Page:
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Q. In the Creed, we say that Jesus is “God from God, Light from Light, true God from true God.” But a few Sundays ago, we heard Jesus say in the Gospel, “The Father is greater than I” (John 14:28). How can we understand that Gospel passage in light of the Creed?
A. Jesus’ words in John 14:28 have engaged many great Catholic minds over the centuries!
The first point to note is that although the New Testament attests to a vibrant, living faith in God as Father, Son and Holy Spirit, but it does not contain an explicit doctrine of the Trinity. For the earliest Christians, the emphasis was more upon living the mystery of God than thinking about it. The task of formulating, under the inspiration of the Holy Spirit, just what it is that Christians believe about God belonged to later centuries. So, we must be careful about asking the New Testament for something that its authors were in no position to give (for example, doctrinal precision about the Father, Son and Holy Spirit).
However, the same Spirit who guided and inspired later generations of theologians also inspired the Scriptural authors. So, there should be no contradiction between what we find in the Scriptures and later developments in the life of the Church. How, then, are we to understand John 14:28? This is where we turn to biblical commentaries and/or biblical footnotes for insight.
Here is what the New Jerome Biblical Commentary says about the passage “the Father is greater than I”:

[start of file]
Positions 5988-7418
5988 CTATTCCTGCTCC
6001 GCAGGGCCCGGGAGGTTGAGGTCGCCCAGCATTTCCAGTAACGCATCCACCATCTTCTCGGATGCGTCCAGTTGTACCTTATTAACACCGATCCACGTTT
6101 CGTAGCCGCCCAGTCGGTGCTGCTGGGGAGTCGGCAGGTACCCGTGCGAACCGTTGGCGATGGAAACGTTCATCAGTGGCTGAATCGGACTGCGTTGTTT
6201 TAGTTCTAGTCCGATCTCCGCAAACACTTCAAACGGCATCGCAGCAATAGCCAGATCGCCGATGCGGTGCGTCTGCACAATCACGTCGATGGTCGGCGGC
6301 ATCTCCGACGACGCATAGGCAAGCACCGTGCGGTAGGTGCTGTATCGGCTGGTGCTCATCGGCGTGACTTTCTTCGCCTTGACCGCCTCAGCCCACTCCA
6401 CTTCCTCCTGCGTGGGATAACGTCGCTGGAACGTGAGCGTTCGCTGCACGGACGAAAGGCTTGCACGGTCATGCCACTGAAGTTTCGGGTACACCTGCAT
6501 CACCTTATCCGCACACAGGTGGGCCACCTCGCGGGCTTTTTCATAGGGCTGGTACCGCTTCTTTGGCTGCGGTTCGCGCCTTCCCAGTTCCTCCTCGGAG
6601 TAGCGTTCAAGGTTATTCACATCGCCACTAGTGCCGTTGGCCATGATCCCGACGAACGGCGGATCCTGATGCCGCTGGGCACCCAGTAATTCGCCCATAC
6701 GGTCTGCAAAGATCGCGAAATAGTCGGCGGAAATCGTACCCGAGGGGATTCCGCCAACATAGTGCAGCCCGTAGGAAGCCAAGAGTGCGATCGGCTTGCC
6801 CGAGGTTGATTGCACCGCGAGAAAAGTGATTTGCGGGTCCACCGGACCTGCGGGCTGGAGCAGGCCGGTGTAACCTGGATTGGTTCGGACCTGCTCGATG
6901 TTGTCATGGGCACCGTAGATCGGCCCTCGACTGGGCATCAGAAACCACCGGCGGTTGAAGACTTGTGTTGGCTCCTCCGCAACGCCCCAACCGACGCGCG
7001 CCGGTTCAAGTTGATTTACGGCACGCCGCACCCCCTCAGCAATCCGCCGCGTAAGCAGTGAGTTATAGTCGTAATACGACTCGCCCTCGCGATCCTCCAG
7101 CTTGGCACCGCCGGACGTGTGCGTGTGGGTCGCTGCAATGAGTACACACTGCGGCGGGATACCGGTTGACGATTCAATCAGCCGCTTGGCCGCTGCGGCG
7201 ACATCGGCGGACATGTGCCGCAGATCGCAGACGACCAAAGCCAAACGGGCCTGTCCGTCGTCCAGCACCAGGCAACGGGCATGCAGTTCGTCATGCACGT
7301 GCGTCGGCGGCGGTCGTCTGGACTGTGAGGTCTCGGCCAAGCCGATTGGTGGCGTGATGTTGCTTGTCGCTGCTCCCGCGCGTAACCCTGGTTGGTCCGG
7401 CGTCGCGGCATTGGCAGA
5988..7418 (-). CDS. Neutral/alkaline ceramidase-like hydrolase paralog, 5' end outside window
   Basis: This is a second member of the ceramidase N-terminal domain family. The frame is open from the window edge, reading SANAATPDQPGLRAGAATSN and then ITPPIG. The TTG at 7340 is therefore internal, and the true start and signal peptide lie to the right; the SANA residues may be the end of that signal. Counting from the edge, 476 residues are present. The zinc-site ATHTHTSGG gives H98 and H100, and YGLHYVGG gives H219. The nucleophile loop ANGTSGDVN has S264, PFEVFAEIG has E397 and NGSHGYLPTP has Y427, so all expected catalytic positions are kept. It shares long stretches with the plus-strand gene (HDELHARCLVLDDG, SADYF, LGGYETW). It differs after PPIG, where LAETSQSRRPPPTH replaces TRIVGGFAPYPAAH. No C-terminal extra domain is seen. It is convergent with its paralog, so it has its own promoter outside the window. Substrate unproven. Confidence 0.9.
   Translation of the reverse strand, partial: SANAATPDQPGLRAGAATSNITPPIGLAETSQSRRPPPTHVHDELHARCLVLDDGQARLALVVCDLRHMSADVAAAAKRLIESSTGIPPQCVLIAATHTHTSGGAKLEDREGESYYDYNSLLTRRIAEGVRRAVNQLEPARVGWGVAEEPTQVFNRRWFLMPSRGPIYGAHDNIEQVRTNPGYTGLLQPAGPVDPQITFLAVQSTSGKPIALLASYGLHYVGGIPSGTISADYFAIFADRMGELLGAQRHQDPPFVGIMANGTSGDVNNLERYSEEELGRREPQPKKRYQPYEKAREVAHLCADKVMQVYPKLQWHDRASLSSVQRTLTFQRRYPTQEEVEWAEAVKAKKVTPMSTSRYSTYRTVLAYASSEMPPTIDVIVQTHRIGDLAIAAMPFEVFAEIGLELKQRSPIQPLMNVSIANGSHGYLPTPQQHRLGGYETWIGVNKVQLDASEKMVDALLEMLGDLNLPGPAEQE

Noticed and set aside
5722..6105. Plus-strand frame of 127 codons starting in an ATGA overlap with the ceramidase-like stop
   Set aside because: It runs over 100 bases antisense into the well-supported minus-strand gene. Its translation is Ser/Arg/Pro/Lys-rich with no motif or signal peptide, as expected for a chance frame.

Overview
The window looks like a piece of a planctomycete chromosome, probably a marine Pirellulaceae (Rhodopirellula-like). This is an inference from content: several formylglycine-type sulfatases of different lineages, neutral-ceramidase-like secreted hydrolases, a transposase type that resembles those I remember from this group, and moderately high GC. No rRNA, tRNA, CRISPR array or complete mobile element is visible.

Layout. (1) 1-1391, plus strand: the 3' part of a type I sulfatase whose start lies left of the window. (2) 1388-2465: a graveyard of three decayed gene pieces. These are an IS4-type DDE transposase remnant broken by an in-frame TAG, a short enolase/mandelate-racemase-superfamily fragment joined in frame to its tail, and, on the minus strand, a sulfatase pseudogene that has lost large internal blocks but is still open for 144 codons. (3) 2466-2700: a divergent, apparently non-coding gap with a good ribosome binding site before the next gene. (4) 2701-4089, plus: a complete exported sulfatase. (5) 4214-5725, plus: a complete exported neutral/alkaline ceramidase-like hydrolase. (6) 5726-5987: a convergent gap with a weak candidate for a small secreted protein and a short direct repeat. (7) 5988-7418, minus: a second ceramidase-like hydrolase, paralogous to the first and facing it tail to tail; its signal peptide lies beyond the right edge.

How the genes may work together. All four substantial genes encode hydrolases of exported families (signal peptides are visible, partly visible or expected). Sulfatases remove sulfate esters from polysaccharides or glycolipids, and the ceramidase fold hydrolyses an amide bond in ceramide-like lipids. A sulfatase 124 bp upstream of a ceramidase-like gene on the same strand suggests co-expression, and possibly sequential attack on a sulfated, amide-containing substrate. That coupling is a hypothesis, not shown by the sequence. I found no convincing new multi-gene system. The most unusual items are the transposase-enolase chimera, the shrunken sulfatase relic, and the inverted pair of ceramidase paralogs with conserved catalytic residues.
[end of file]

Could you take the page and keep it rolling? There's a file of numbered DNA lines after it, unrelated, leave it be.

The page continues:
“During the Arian controversy [Arius was an Egyptian priest who, early in the fourth century, taught that the Son was a creature, not God], this saying was used to support a subordinationist Christology [that is, the position that the Son is less than the Father, not divine as the Father is divine]. The Fourth Gospel, which is clearly able to affirm a unity of Father and Son, could hardly have had such questions in view. The expression, like the proverb in 13:16 [‘the servant is not greater than his master, nor is the messenger greater than he who sent him’] is part of the Gospel’s portrayal of Jesus as God’s agent. He acts in perfect obedience to what he has seen and heard from the Father.”
“This does not contradict the claim of Jesus that he the Son is equal to the Father (5:18; 10:30). The Father is the one who sends the Son for our salvation. The Son is the one who is sent (13:16). In this sense one can say that the Father is greater than Jesus.”
Q. What can the mystics teach us about praying with the Bible?
A. St Teresa of Avila, the sixteenth century Spanish mystic, offers us a wonderful, simple method of praying with the Bible. It is presented to us here by the Carmelite nun Ruth Burrows. As you’ll see, this way of praying is all about stepping into the fibres of the Gospels and encountering there the Jesus who is truly present to us here and now; we listen to him speaking to us personally through his word and respond with confidence and openness.
“We don’t have to go back two thousand years and imagine ourselves in Palestine. The same Jesus whom we meet in the Gospels, healing, forgiving, loving, is with each one of us at this moment, immediately available. Take his words, bring them right down into your heart, brood over them in his presence, and know that he is speaking them to you, in you. You have his undivided attention… ‘If you knew the gift of God and who this is who is speaking to you, you would ask of him and he would give you living water.’ …‘Jesus, help me to know the gift, to value it above everything, help me to know you, give me that living water.’ ‘Lord, that I may see.’ ‘If you will you can make me clean.’ ‘Of course I will: be made clean’ and so on.